Tag Archives: jeans

The Unbearable Lightness of Being Really Sick

A few days ago, a friend’s blog featured a guest post on body image – specifically in relation to dieting and discipline, and the idea of a child being put on a diet by their parents, and how early exposure to a culture of dieting sticks with us throughout our lives.

This week, I hit my lowest weight since high school, excepting one transient moment when I was seeing a trainer and got a bit lower – that lasted all of two weeks, and was in no way sustainable, as I was simply counteracting all the crap I ate at the time with seven or more hours a week at the gym. The second I stopped using a personal trainer, those pounds crept back on.

This week, on the other hand, is a totally different deal. I’ve lost eight pounds in three days. EIGHT POUNDS! SINCE LAST WEEK. Noticeably shrinking waist circumference!  All my skinny clothes will fit again! Which means some of my larger-sized dresses are going to be too big for me now! I can give them away to other curvy ladies in need of some plus-size fashion! This should be exciting, right? Because giving dresses away leads to BUYING NEW DRESSES. Or something.

Oh wait, except I’m sick sick sick and haven’t been out of bed in four days, my last square meal was on Wednesday last week, and I’m convinced the only thing that’s currently keeping me alive is the all-natural root beer that’s delivering sugar to my system, except that it also makes my heart pound, so today I’m switching it out for Lady Grey decaf with honey.

Also (cough hack hack cough) I think I dropped a bit of my lung over there, mind passing it back to me?

It doesn’t help that this whole “loose jeans resulting from being quite sick” is also throwing a spotlight onto how feminism plays into my own life. Can I be happy to have lost a few pounds, when it’s through illness? When I tweet that my jeans are loose and I’m not sure that I care why – and then a moment later confirm that actually, I realized I don’t care why, but I’m going to have to parse the implications of that vis a vis feminism – and a friend, normally more committed to these things than I, then follows up to my “my jeans are loose” comment with “rough life” – are she and I both playing into a mode of approach that we both struggle, on a daily basis, not to reinforce? Does the fact that we acknowledge the ickiness of the logic behind the feelings give us the ability/permission to express them, nonetheless?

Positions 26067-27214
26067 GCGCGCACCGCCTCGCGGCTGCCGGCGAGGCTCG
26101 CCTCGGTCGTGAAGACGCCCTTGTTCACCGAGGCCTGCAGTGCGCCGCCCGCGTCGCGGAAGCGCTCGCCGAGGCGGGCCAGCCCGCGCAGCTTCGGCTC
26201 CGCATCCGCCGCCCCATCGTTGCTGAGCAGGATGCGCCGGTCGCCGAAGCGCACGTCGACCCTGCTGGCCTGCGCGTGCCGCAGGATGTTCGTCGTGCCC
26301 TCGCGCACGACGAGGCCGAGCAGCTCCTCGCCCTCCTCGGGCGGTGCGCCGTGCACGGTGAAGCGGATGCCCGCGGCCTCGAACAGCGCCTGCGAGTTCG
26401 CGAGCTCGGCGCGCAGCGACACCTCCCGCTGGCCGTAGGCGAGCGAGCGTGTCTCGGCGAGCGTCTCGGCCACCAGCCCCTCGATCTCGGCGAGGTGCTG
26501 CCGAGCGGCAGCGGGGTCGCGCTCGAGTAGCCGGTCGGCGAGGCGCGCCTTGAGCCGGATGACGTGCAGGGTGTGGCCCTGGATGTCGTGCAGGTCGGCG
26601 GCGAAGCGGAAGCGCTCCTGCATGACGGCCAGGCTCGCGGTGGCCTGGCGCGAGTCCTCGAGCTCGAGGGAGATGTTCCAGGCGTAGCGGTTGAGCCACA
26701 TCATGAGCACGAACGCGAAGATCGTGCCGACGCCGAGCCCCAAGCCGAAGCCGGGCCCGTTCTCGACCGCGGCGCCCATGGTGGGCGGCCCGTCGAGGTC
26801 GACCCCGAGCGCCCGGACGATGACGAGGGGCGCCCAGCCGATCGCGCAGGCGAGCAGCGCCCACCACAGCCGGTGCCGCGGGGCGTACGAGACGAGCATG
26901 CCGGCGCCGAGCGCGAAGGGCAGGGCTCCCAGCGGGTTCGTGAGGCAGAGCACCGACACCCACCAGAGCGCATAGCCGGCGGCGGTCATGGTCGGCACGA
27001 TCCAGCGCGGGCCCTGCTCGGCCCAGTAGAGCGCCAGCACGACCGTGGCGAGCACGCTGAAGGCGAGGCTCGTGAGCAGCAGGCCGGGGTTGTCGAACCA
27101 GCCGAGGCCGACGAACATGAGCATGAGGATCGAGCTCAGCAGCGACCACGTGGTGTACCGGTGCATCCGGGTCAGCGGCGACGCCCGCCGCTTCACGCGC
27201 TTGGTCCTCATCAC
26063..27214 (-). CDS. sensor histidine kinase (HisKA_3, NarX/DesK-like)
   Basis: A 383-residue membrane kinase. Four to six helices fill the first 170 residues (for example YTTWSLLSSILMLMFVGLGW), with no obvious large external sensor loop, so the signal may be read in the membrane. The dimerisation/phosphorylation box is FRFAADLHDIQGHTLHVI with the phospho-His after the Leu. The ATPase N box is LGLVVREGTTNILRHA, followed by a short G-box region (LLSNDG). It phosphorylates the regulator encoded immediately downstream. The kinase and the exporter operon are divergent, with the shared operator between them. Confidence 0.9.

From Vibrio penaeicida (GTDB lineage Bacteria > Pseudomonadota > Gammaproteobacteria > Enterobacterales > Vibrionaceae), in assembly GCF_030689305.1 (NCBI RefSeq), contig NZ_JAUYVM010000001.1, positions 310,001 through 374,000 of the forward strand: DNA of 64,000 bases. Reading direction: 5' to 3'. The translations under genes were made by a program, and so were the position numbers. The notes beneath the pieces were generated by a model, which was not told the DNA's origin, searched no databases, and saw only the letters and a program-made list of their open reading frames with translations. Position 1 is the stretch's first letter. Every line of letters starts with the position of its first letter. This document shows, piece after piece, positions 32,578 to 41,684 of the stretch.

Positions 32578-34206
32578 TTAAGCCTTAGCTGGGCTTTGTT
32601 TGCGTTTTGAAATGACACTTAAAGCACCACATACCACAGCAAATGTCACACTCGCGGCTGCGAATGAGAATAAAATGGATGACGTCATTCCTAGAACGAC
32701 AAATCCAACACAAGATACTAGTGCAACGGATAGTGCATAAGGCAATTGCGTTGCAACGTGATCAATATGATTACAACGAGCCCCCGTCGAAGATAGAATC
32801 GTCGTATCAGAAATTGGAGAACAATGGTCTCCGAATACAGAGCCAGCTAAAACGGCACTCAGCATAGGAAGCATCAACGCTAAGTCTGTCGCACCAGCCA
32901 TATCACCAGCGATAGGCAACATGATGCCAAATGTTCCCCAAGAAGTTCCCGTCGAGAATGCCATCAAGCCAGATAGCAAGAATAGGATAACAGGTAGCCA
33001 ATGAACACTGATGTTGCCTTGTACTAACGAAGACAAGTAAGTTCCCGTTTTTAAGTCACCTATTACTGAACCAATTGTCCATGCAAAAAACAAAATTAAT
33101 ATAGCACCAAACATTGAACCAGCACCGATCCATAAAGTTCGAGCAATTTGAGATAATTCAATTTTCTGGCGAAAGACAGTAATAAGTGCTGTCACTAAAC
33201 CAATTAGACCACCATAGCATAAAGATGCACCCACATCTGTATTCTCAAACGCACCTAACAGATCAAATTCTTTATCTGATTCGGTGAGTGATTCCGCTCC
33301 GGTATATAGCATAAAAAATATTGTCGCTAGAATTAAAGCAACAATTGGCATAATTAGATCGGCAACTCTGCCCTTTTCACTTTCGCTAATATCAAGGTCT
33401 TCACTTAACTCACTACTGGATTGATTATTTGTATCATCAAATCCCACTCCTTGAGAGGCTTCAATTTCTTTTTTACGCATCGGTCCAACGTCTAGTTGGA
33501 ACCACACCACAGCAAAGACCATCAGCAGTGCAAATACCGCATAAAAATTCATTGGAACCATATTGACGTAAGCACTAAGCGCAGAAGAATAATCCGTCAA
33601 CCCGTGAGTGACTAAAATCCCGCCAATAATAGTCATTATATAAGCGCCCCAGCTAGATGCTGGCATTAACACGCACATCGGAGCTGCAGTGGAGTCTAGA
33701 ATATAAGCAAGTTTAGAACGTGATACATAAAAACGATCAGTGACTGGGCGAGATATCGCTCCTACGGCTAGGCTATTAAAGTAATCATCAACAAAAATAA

Those eight pounds didn’t go anywhere because of any healthy decision I made. They got lost because I got sick. I have felt physically miserable for days. MISERABLE. (Does anyone else ever forget, so quickly, just how bad it feels to be sick? Because I swear I never think it’s as bad as all that until the disease is IN ME and I feel like THIS:

Me, for the last four days

So the minute I think, well, at least this is one positive thing this stupid illness has done that’s good, I also slam into a wall of the following logic: